Picture it: a bustling floor at the then-named First Niagara Center as the NHL’s general managers gather to take part in the 2016 entry draft. Hands are being shaken. Laughs are being shared. Secret meetings are taking place in a bastardized version of Morse code, probably.

There is no question that the hosting Buffalo Sabres have the steeliest of GMs in Tim Murray. His cold, dead stare could rival Medusa for its ability to turn the most courageous of press members to stone. He’s got an agenda, and it’s best for everyone that his goals are met. No one wants to upset the Murray. NO ONE.

In walks Minnesota’s Chuck Fletcher. He’s fresh off the coaching hire of the offseason, nabbing a recently axed Bruce Boudreau, and like a certain fiery fiddle playing demon, he’s looking to make a deal. Running his finger down Buffalo’s depth chart, he finds the name of a dynamic and skilled individual…who has a bit of a checkered past.

Shrugging his shoulders, he picks up the phone and dials Murray. “Tim,” he says; “I need a winger.”

Murray, ever the droll conversationalist, replies, “Wings are great across the street. Stop by 716. Drop my name. They’ll give you two for one.” GMTM reaches for the END button, when he hears a name that freezes his extended finger.

“Kane.”

A light flashes in Tim’s eyes. This is it. Make no mistake where you are. This is his opportunity to unload a player that’s besmirched the Blue and Gold. His shining moment to rid the team of the missed practices and the off-ice debauchery. To once again restore order to the locker room.

Murray brings the phone back to his ear. “I’m sorry, can you repeat that?”

“I want Kane,” Fletcher says. Murray is now scanning the Minny roster and sees Jonas Brodin. Tall. Fit. Responsible. LEFT HANDED.

“I’m listening,” Murray says.

And they talk. And they come to a gentleman’s agreement. And they both head out of their offices with a set of smiles, knowing they’d just helped their teams.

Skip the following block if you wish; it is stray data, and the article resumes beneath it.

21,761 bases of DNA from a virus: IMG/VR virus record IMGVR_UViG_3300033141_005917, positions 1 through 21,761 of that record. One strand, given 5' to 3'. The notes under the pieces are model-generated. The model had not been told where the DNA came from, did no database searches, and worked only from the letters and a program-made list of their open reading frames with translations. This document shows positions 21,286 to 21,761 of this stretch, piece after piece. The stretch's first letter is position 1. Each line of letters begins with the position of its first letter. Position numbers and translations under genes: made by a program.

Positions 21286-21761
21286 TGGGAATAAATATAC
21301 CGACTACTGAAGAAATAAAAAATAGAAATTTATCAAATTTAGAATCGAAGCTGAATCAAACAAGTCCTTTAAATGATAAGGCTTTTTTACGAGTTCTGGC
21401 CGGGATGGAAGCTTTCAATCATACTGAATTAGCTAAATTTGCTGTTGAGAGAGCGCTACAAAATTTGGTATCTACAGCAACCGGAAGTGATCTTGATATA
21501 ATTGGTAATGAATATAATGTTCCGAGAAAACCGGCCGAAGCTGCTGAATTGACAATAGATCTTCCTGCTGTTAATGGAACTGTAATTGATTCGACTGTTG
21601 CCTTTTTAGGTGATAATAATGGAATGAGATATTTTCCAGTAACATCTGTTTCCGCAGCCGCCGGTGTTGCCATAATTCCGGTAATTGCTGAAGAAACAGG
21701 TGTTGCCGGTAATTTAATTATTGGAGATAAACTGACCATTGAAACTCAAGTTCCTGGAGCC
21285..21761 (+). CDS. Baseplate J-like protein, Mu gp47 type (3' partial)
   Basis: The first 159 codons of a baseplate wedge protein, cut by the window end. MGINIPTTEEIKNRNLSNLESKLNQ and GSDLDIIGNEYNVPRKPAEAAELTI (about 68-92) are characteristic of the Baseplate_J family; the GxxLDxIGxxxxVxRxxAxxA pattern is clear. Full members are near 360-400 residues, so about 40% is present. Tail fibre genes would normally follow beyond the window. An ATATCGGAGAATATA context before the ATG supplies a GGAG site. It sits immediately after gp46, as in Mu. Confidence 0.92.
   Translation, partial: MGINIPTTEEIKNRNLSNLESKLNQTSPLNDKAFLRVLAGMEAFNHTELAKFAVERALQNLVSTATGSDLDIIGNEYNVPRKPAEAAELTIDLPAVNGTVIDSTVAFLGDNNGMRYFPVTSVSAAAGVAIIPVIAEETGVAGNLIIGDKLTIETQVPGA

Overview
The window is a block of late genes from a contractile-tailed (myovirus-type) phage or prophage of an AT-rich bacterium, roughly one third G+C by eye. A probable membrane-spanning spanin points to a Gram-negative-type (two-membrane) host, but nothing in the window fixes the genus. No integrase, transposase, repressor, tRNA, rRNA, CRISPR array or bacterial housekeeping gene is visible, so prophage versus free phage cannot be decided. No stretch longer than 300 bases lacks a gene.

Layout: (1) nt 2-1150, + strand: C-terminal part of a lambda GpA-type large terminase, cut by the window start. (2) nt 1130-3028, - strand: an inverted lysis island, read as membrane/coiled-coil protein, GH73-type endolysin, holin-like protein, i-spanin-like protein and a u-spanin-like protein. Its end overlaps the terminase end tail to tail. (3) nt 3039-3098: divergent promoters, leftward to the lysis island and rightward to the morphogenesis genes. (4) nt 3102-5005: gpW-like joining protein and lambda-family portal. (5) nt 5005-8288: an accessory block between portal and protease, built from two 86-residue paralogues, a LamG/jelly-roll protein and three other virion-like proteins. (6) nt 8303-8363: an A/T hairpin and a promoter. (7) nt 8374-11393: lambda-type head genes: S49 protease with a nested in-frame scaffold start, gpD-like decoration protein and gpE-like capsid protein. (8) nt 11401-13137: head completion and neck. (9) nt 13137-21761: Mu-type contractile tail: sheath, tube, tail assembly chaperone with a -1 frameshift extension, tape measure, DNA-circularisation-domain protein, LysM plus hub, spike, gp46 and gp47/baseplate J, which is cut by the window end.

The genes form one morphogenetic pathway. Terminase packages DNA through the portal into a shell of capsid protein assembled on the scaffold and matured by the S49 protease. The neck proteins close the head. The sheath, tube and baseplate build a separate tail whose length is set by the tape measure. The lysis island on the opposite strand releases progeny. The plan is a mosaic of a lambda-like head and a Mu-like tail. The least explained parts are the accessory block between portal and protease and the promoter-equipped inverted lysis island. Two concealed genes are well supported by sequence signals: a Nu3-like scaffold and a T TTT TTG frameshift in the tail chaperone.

Murray is on his way to his office to fax the paperwork to the league, when he sees a familiar face on a TV screen. It’s Evander Kane. Soon-to-be-former Buffalo Sabre. But the news isn’t good. Kane is once again in trouble with the law for harassing citizens of the Queen City.  Beads of sweat begin to form on Murray’s furrowed brow as he fumbles in his pocket for his phone. He rings up Fletcher, who doesn’t answer. He sends a quick text, but gets an odd reply: “New phone. Who dis?”

Murray, defeated, drops to his knees. The swell of anger and frustration overtakes Murray. “KAAAAAAAAAAAAAAAAAAAAAAAAAAAAAAAAAAAAAAAAAANNNNNNNNNNNNNNNNNNNNNNNNNNNNNNNNNNNNNNNNNNE!” He screams, and each reverbation off the corridor wall is another splash of the acid welling up in his stomach. There would be no Kane trade. The deal was dead just as it had started.


 

This, of course, is a fictional dramatization of reported events. On the November 1 edition of the Marek vs Wyshinski Podcast, insider Jeff Marek drops a bomb on listeners, stating (paraphrased) that Murray almost had a deal done to send Kane packing, but that his most recent run-in with the law had killed the deal dead.

Further salt in the very fresh wound was Michael Russo, who confirmed that it was Minnesota that was interested in Kane, and had walked away from talks because of Kane’s off-ice issues.

Now Buffalo is left pondering what could have been. What if Risto had gotten his left-handed defenseman? Would the analytics crowd finally see what Buffalo fans do? Would the ability to properly move the puck out of the zone increase his possession stats?

One has to wonder what threats Murray has levied at Kane behind closed doors. Time and time again, GMTM has had to answer questions about the troubled talent, and ultimately, the trouble hasn’t been worth it. Haunted by injuries and seemingly unable to conduct himself like a decent human being, Kane has brought little to the table.

Murray has a lot of egg on his face at this point. He took a flyer on a kid who had a spotty history because people deserve second chances. Unfortunately, Kane’s performances off the ice have garnered far more attention than anything he’s accomplished in agame.

As a fanbase, Buffalo wanted to believe so badly, too. They wanted to be the city that tamed Kane, brought him in under their wing, and gave him a heart of gold and a Stanley Cup.

The opportunity has passed – both for redemption and for a trade. Kane will likely remain on the Buffalo roster until the expansion draft, where he’ll have a chance to take his one-man show to Vegas.

In a time when trades are so few and far between, this would have been a blockbuster, but in hockey – as in comedy – timing is everything. Tragically, the Sabres appear to be the punchline.


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